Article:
The Ripple Effect of Choices

We live our lives in a chaotic universe.

Atoms crashing into each other, at crazy fast rates, hyper-vibrations and electric pulses being at the core of our bodies, all working in tandem to get us through our day.
Do they govern our choices? Do our choices govern them? Who is in charge here, anyways?

Many traditional organized religions may express that everything is at the will of a higher power or being, and that we are governed from above.
Some may express that everything is predetermined other than moral decisions, and that is what we are responsible for.

An interesting statement I heard at one point is that “anyone trying to reconcile divine predetermination and free will has a fool’s errand.”

I like to think that I make my own choices about all things, but the subsequent impact of any given choice is pretty much up in the air.

This morning before I left my house, I made a choice of what to wear. Since today I will be presenting a short talk on a professional topic, I chose khaki slacks instead of jeans.

Once I left the house, I had to choose which form of transportation I would take to the office – take a CitiBike, or take one of two trains.

Since I was dressed “nicely” and didn’t want to get all sweaty, the bike option was out. Leaving me with the trains.

Then the choice of which train, and walking towards one of them would bring me to a breakfast cafe where I like to get a morning sandwich sometimes, so I took that option.

I walked in, saw the LONG line for food, and chose to turn around and head to the train instead of waiting. It’s not that great a sandwich anyways.

So I turn the corner, it’s a small alleyway, and a lady is walking about 2 strides ahead of me. I notice that at one point, she pauses, and lets a car coming from ahead pass completely before resuming, and I realize it’s because they are coming at high speed, and there’s deep puddles, s she was avoiding the splash.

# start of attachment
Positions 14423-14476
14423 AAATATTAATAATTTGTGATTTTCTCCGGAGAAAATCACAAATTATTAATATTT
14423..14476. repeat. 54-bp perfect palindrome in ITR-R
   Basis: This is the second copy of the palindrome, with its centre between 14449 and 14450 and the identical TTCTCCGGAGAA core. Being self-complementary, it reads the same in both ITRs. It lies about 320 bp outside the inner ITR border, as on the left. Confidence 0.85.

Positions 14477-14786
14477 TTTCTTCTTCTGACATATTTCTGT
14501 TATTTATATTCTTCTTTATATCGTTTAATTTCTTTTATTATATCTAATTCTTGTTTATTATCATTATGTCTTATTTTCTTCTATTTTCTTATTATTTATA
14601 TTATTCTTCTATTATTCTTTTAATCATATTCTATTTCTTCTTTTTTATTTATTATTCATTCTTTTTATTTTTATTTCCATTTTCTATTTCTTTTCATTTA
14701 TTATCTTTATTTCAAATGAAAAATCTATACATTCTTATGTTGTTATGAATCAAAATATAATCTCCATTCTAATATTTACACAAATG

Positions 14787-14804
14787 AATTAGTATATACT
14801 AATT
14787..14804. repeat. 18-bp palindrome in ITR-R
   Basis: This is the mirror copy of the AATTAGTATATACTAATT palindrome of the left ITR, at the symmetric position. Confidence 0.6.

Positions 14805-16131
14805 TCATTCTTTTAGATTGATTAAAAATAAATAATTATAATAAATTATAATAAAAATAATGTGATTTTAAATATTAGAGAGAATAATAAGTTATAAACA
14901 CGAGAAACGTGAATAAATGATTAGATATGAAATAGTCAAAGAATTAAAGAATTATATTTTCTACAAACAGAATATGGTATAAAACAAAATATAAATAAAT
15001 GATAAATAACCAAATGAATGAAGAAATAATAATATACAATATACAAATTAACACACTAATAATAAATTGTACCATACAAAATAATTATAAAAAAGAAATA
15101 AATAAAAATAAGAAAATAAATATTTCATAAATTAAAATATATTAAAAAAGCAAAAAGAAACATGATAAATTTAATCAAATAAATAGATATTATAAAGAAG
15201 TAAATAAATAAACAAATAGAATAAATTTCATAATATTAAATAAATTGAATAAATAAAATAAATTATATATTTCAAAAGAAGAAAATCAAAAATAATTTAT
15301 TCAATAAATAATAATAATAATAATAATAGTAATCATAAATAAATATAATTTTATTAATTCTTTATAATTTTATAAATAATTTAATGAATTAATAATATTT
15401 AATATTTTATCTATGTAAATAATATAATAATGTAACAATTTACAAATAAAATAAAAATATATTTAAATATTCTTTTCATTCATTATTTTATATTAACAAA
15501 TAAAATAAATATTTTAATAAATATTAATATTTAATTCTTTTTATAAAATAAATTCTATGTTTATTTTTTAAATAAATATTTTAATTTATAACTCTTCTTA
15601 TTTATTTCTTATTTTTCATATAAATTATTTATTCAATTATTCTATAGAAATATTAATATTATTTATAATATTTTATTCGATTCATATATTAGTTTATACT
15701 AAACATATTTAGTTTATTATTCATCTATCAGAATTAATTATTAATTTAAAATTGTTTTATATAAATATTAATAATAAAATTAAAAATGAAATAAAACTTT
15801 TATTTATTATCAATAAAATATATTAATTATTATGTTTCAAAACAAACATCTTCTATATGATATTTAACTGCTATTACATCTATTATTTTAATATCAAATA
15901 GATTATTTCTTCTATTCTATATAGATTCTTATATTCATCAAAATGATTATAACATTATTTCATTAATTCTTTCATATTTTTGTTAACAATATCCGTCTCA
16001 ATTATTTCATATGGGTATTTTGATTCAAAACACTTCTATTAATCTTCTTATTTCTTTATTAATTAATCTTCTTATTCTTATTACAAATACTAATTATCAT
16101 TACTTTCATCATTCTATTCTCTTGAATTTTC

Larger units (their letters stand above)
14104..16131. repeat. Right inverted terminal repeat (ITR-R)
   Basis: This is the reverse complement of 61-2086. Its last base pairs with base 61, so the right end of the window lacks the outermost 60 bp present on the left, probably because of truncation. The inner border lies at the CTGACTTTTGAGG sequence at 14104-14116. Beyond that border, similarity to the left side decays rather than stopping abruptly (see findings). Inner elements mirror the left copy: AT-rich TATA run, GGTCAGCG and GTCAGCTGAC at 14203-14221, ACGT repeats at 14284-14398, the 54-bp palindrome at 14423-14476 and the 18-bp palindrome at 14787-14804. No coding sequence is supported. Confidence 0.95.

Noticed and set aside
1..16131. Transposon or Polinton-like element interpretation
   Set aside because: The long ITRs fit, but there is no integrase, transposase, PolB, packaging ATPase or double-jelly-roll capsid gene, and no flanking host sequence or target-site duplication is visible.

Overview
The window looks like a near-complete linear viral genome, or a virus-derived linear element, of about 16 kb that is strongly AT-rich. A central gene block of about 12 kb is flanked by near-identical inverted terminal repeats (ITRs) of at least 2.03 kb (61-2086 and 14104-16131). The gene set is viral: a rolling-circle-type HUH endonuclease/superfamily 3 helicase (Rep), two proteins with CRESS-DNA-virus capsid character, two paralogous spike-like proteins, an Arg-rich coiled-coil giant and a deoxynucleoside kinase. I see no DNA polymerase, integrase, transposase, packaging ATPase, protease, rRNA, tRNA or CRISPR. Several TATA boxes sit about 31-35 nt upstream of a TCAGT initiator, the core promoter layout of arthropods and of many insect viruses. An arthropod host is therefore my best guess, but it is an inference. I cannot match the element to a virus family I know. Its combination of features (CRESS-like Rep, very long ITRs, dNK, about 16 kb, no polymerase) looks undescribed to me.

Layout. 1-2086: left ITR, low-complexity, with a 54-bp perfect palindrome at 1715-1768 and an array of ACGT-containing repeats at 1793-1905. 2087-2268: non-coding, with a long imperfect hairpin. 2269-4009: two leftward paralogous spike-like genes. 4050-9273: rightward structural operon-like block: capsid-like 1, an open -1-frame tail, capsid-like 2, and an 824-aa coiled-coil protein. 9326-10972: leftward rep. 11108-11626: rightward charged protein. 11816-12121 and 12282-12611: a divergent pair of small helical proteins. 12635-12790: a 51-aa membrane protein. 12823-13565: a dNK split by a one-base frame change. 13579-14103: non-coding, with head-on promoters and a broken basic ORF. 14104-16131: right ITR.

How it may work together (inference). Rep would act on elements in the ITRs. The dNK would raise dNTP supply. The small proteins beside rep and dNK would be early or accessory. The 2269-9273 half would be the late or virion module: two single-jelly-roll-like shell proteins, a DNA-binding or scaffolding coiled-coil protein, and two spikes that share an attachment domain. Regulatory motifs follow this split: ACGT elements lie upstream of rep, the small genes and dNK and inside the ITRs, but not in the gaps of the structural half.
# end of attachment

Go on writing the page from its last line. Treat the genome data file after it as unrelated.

A few moments later, another car comes along, and she speeds up, I pause, and try to remain far enough from the splash zone.


She looks back at me with a touch of concern, while I’m spattered with droplets from a puddle of unknown cleanliness, and wrings a wry smile, as I smile back at her and say “I should have done what you did!”

Will the water dry? Pretty sure it will. Will my slacks reamin presentable? Don’t know just yet, still drying right now. Did every choice up until this point bring me here? Yes. Was this the universe pushing me here? I don’t think I’ll ever know.
But it did provide me with a new set of ideas.

Years ago, Life Magazine featured a picture (I spent 20 minutes looking for it online, couldn’t find it) of a pedestrian leaping like a ninja to dodge a monsoon-like splash from a passing vehicle, and this experience immediately re-triggered that image. I now feel like I can further relate to that particular image better, probably reinforcing some neural passageway inside my brain of a long-term memory resurfacing.

It provided me with what might call a “New York experience” since this is probably not the first time this has happened in a small alleyway in NYC, and it most certainly won’t be the last.

This short experience also reminded me that you can’t “ever go back and change something”, despite having a Flux Capacitor. If if you could, would you? I wouldn’t.

It also brought to the forefront that all the choices I’m making today were driven in part by choices I made in the past – one fo which was the choice to speak in front of others.

Your life is made up of the set of choices, experiences and hopefully the subsequent knowledge gained from them. It’s kind of what makes you: You, and me: Me. That’s one reason (of many) why we’re all different.

In short, make good choices. Good is a subjective term to you at the time you have to make them. As long as you take a moment at think: “Is this the best choice I could make right now, given everything else I know from before?” then you’ll probably be ok. We make tons of these choices unknowingly every day.

Oh, and what’s good for the goose might not always be good for the gander.

P.S. This blog post was written during my first attempt at the Pomodoro Technique in a cafe. Dunno how I feel about it yet, but it sure worked to hammer out a post in a focused amount of time.